Bloody CSIRO. What have they ever done for us? Besides inventing Wi-Fi and Aeroguard and gene shears? Well? Nothing, that’s what. Just polymer banknotes, and the microwave landing system at pretty much every airport in the world. Oh, and distance measuring technology for all the aircraft in flight on approach to those airports. All bloody useless really. Just like that damnable atomic absorption spectroscopy all the drug companies use to develop their stupid life-giving medicines.

Who do these clowns think they are, lounging around in their underpants and lab coats, expecting the poor old taxpayer to mop their enormous throbbing brows and carefully drop peeled grapes into their mouths?

The Archdruid Report: Dark Age America: The Suicide of Science

The Forgotten Coup

How America and Britain Crushed the Government of Their “Ally” Australia

Counterpunch, By John Pilger, October 23

Across the political and media elite in Australia, a silence has descended on the memory of the great, reforming prime minister Gough Whitlam, who has died. His achievements are recognised, if grudgingly, his mistakes noted in false sorrow. But a critical reason for his extraordinary political demise will, they hope, be buried with him.

Australia briefly became an independent state during the Whitlam years, 1972-75. An American commentator wrote that no country had “reversed its posture in international affairs so totally without going through a domestic revolution”. Whitlam ended his nation’s colonial servility. He abolished Royal patronage, moved Australia towards the Non-Aligned Movement, supported “zones of peace” and opposed nuclear weapons testing.

Although not regarded as on the left of the Labor Party, Whitlam was a maverick social democrat of principle, pride and propriety. He believed that a foreign power should not control his country’s resources and dictate its economic and foreign policies. He proposed to “buy back the farm”. In drafting the first Aboriginal lands rights legislation, his government raised the ghost of the greatest land grab in human history, Britain’s colonisation of Australia, and the question of who owned the island-continent’s vast natural wealth.

Latin Americans will recognise the audacity and danger of this “breaking free” in a country whose establishment was welded to great, external power. Australians had served every British imperial adventure since the Boxer rebellion was crushed in China. In the 1960s, Australia pleaded to join the US in its invasion of Vietnam, then provided “black teams” to be run by the CIA. US diplomatic cables published last year by WikiLeaks disclose the names of leading figures in both main parties, including a future prime minister and foreign minister, as Washington’s informants during the Whitlam years.

Whitlam knew the risk he was taking. The day after his election, he ordered that his staff should not be “vetted or harassed” by the Australian security organisation, ASIO – then, as now, tied to Anglo-American intelligence. When his ministers publicly condemned the US bombing of Vietnam as “corrupt and barbaric”, a CIA station officer in Saigon said: “We were told the Australians might as well be regarded as North Vietnamese collaborators.”


Victor Marchetti, the CIA officer who had helped set up Pine Gap, later told me, “This threat to close Pine Gap caused apoplexy in the White House. … a kind of Chile [coup] was set in motion.”

Vatican has refused to reveal all, royal commission head declares

Justice Peter McClellan says the Vatican maintains that requests for all information regarding every case are not appropriate

AP, July 4

The Vatican has told the child sex abuse royal commission that it will not hand over all information about members of its clergy who abused children in Australia.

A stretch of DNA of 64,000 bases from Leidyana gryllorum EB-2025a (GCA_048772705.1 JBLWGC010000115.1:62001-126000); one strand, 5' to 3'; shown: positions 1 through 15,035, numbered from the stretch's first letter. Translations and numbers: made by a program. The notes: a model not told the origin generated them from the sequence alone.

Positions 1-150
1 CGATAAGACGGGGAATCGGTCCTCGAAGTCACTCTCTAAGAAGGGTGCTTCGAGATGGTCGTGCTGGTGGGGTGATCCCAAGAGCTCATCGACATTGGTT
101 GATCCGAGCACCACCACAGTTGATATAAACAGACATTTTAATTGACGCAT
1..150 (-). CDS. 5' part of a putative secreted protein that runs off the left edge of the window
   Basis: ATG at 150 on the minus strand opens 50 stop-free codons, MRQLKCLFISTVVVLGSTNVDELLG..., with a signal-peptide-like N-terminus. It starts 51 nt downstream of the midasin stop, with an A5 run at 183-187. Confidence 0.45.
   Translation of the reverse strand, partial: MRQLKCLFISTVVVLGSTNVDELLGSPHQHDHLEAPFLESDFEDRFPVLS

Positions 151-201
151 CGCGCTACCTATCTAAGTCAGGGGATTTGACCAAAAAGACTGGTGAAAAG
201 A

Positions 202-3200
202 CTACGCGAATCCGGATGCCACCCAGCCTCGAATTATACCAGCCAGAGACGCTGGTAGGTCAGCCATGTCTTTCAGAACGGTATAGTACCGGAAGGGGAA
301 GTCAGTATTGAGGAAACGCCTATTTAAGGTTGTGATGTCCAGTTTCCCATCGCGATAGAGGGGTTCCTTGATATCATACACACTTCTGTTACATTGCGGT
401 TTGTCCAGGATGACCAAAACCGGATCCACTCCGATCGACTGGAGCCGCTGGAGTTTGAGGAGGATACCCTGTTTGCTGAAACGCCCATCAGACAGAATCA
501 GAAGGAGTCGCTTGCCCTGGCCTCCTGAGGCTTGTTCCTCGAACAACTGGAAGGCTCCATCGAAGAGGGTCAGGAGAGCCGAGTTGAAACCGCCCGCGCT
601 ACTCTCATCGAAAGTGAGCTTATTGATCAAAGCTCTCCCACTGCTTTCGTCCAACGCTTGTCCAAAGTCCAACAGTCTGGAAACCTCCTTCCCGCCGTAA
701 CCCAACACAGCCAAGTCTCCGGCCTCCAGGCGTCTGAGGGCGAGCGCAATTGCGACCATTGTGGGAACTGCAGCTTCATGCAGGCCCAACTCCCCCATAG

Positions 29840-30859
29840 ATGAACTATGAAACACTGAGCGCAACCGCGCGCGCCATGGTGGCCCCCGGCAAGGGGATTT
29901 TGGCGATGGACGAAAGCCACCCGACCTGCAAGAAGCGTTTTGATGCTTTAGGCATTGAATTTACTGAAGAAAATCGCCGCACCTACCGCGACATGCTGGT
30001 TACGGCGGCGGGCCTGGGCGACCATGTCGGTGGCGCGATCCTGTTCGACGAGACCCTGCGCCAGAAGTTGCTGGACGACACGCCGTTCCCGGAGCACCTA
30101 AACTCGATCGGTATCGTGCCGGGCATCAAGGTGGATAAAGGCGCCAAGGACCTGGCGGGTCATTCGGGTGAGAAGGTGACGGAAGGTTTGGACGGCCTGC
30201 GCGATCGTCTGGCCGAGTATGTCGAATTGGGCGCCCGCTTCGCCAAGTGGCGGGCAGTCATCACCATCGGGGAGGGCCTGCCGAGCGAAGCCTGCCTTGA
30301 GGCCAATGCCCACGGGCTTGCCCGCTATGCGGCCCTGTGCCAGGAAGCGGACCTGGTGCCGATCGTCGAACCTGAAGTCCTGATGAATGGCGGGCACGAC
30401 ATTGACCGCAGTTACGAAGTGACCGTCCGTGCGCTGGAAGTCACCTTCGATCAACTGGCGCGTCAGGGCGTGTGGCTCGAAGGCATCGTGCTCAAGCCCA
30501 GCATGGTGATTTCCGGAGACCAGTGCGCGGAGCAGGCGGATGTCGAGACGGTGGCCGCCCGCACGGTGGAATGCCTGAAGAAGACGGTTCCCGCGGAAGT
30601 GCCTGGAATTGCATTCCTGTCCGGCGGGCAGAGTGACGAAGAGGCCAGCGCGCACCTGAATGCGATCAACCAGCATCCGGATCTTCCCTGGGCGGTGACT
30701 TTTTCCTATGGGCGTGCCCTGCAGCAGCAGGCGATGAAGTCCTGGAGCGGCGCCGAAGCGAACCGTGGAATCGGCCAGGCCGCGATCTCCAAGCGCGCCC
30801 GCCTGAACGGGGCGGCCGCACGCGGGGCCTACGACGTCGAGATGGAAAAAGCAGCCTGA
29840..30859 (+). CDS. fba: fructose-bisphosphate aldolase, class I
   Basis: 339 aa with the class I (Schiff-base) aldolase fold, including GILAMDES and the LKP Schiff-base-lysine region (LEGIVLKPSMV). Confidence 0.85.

The commission chairman, Justice Peter McClellan, on Saturday will address a 14th anniversary gathering of one of the main victims’ support groups.

McClellan will tell Care Leavers Australia Network (Clan) the Holy See has provided two sets of documents and says it may provide others where copies are not available in Australia.

But it has told the commission “that requests for all information regarding every case – which include requests for documents reflecting internal ‘deliberations’ – are not appropriate.”

Rate of deforestation in Indonesia overtakes Brazil, says study

Indonesia lost 840,000 hectares of forest in 2012 compared to 460,000 hectares in Brazil, despite its forest being a quarter the size of the Amazon rainforest.

The Guardian, By John Vidal, June 29

Indonesia has greatly under-reported how much primary rainforest it is cutting down, according to the government’s former head of forestry data gathering.

UN and official government figures have maintained that the country with the third biggest stretch of tropical forest after the Amazon and Congo was losing 310,00 hectares of all its forest a year between 2000 and 2005, increasing to 690,000 hectares annually from 2006 to 2010.

Exact rates of Indonesian deforestation have varied with different figures quoted by researchers and government, but a new study, which claims to be the most comprehensive yet, suggests that nearly twice as much primary forest is being cut down as in Brazil, the historical global leader.

Belinda Arunarwati Margono, who was in charge of data gathering at Indonesia’s Ministry of Forestry for seven years and is now on secondment at South Dakota university, calculates that nearly 1m extra hectares of primary forest may have been felled in the last 12 years than was recorded officially.


The new figures are significant because Indonesia is the world’s third-largest producer of greenhouse gases behind China and the US, with 85% of its emissions coming from forest destruction and degradation. Primary forests are the largest above-ground carbon stores in the world.

Monday Misogyny

Steph Harman : ““When I heard Julia Gillard’s parliamentary speech addressing misogyny, it struck me that behind the politics there was a lot of personal feeling being communicated,” writes composer Rob Davidson, in the description which accompanies this delicious treat. “I wanted to put a frame around this slice of time, to heighten my perception of what was being said behind the words, in the intonation of the voice, and in the dynamics of what was being said in interjections and reactions.” The resulting piece, performed by award winning The Australian Voices, is called ’Not Now, Not Ever’.”

#JuliaGillard #Australia #Feminism #Misogyny